Back in December, I noticed that Intel (NASDAQ:INTC) CEO Brian Krzanich sold a lot of stock, effectively unloading as many shares as he could while still maintaining the minimum number of shares as required by Intel's corporate bylaws. 

Krzanich's trades were made on Dec. 1, 2017, based on a stock sale plan that he put into place on Oct. 30, 2017. 

Intel's Xeon Scalable data center processors.

Image source: Intel.

The optics of those transactions weren't inspiring. Here's what I said at the time: 

Instead, given that Krzanich seems to have sold all the shares he could save for those he is required by Intel's corporate bylaws to hold, the impression that I get is that Krzanich doesn't have a ton of faith in the potential for Intel stock to appreciate, perhaps driven by a lukewarm (or potentially even negative) view of the company's near- to medium-term business prospects.

Shortly after these trades were made, two large security vulnerabilities in Intel's processors were made public, Spectre and Meltdown. Krzanich's trades raised some eyebrows because Intel (and, presumably, Krzanich) reportedly knew about these security vulnerabilities in its processors long before they were disclosed to the public. 

Ultimately, it doesn't seem like the Spectre and Meltdown vulnerabilities were a big deal -- Intel went on to deliver strong results in the first quarter of 2018 and even raised its full-year guidance for the rest of 2018.

Nevertheless, while the Spectre and Meltdown drama has passed, Krzanich's trades still leave a really bad taste in my mouth -- even worse than it did when the trades were first disclosed.

What did Krzanich know about 10 nanometer?

On Intel's Oct. 26 earnings conference call, Krzanich had the following to say about the company's upcoming 10-nanometer chip manufacturing technology: "We're on track to ship our first low-volume 10-nanometer part by the end of the year. That will be followed by the initial ramp in the first half of 2018, with both high volume and system availability in the second half of 2018."

Then, about six months later during the company's April 26 earnings conference call, Krzanich said the following (emphasis added): 

We continue to make progress on our 10-nanometer process. We are shipping in low volume and yields are improving, though the rate of improvement is slower than we anticipated. As a result, volume production is moving from the second half of 2018 into 2019. We understand the yield issues and have defined improvements for them, but they will take time to implement and qualify. We have leadership products on the road map that continue to take advantage of 14-nanometer, with Whiskey Lake for clients and Cascade Lake for the data center coming later this year.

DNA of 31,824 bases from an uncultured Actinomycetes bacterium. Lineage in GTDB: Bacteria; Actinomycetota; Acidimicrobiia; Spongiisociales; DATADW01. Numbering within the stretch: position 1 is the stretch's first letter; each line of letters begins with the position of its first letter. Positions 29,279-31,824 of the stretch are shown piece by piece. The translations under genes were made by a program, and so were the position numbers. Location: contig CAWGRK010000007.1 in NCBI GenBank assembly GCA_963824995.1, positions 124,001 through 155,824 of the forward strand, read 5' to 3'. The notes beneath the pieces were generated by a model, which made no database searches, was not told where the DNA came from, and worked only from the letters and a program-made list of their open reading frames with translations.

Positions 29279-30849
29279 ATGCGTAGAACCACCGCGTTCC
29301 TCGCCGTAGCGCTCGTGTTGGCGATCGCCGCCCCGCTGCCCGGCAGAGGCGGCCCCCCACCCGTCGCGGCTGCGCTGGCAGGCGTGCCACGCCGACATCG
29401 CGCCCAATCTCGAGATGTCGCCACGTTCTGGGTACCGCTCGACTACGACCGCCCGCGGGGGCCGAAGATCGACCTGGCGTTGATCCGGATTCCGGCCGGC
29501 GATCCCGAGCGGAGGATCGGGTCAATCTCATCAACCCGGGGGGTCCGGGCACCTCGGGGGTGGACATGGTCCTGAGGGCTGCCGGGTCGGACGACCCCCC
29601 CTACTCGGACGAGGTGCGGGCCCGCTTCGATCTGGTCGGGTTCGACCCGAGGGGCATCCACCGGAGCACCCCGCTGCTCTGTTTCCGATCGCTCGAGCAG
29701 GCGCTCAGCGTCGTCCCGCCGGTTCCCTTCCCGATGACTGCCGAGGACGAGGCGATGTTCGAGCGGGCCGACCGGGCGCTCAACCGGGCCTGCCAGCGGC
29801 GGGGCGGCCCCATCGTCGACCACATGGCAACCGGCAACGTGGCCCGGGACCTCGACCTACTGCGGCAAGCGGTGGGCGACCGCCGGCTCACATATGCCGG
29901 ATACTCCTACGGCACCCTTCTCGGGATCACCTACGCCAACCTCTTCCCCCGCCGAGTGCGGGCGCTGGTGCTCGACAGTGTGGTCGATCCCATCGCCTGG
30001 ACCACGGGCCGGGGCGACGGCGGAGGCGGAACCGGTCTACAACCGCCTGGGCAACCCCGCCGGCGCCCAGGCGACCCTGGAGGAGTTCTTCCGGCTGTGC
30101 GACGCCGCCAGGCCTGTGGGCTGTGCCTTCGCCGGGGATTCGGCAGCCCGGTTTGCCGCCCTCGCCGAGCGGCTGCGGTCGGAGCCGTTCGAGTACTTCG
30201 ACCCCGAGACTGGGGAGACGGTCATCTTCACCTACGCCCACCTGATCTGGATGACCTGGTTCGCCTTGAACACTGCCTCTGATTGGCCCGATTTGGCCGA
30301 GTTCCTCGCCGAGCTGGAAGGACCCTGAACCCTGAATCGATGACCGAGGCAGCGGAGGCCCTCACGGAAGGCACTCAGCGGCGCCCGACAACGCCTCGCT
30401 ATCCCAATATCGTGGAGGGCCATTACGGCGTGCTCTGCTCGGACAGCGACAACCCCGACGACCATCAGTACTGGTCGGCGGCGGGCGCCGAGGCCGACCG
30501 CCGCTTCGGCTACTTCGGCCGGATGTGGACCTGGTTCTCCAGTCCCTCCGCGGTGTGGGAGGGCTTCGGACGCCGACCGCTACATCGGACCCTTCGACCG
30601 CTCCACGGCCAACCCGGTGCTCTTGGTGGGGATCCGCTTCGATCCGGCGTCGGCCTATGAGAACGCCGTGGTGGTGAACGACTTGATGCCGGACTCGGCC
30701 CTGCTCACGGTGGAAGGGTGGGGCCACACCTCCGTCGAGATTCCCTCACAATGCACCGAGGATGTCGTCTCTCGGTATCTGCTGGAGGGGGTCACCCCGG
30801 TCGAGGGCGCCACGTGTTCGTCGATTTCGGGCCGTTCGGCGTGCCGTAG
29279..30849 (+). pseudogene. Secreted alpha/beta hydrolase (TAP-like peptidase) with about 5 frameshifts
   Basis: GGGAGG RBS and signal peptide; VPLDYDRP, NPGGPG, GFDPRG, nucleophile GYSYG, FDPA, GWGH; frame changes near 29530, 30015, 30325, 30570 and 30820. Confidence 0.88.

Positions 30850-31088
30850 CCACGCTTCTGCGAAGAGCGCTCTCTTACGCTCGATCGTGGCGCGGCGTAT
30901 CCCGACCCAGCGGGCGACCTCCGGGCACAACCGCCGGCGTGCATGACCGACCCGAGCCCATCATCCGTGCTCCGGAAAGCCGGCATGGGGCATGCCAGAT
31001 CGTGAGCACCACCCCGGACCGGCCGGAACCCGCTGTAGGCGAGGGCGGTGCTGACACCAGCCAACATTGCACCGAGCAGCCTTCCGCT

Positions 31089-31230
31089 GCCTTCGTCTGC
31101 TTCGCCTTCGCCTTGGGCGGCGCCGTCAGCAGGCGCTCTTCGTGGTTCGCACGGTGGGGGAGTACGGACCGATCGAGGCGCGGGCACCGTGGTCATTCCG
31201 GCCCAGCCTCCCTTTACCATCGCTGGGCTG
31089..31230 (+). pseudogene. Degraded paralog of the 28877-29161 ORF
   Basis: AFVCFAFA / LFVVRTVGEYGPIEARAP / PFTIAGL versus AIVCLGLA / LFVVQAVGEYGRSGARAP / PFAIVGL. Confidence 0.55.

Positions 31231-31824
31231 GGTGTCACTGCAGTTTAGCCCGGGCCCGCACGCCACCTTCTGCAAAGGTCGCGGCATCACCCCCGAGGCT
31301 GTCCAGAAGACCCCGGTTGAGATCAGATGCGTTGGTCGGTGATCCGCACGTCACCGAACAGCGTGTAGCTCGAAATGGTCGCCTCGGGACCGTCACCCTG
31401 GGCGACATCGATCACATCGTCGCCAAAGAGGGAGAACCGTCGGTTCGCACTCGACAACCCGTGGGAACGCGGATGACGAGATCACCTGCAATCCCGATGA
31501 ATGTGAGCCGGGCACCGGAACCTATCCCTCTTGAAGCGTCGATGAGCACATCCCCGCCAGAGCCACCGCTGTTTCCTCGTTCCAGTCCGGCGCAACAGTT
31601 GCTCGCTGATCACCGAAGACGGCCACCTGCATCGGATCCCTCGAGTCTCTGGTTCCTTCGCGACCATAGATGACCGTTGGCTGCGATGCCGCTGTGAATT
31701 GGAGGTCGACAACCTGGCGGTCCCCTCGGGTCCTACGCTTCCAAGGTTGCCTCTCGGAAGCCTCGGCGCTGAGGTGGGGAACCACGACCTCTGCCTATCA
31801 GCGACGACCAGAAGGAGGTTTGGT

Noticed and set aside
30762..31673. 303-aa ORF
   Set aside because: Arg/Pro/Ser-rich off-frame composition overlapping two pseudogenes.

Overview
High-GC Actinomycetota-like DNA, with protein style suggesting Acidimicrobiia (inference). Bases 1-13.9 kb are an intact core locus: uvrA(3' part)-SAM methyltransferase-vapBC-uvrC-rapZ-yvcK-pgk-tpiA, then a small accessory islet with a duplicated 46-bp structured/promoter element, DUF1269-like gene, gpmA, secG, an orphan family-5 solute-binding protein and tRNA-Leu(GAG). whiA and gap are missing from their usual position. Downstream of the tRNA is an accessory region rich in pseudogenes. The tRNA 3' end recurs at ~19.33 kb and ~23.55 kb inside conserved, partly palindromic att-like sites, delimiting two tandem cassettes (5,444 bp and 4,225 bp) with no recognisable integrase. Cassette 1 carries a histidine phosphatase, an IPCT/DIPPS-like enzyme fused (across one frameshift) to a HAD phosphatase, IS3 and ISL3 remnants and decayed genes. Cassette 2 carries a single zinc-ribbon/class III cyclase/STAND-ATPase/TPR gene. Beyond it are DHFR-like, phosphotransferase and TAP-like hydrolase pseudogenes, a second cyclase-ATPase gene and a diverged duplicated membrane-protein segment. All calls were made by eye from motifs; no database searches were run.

Within the span of six months, Krzanich's message goes from "10 nanometer is on track" to "10 nanometer is delayed into 2019." To make matters worse, Krzanich refused to say whether 10 nanometer would go into mass production in the first half of 2019 or in the second half of 2019 in response to an analyst question:

We're going to start that ramp as soon as we think the yields are in line. So I said 2019. We didn't say first or second half, but we'll do it as quickly as we can based on the yield.

It seems implausible that things were "on track" for Intel's 10 nanometer on Oct. 26 and then six months later -- after years of delays -- Intel discovers that it could potentially be a year behind where it had expected to be. 

To add further fuel to the fire, on Dec. 11, 2017, SemiAccurate, citing industry sources, said that Intel was "not much closer to a solution" to the issues plaguing the company's 10-nanometer technology "than it was a year ago." 

On Dec. 20, 2017, SemiAccurate once again published that "Intel seems to have no faith in the problems being solved before 2019."

Now, even if you don't want to believe SemiAccurate here (I do), also keep in mind that by early December, information was leaking out about how Intel was planning to launch its 14-nanometer Whiskey Lake processor in the second half of 2018. Chips can't be designed overnight, so I suspect that Whiskey Lake had been in the works for a while before information about it leaked out -- possibly before Krzanich made his statements about 10-nanometer production plans on Oct. 26.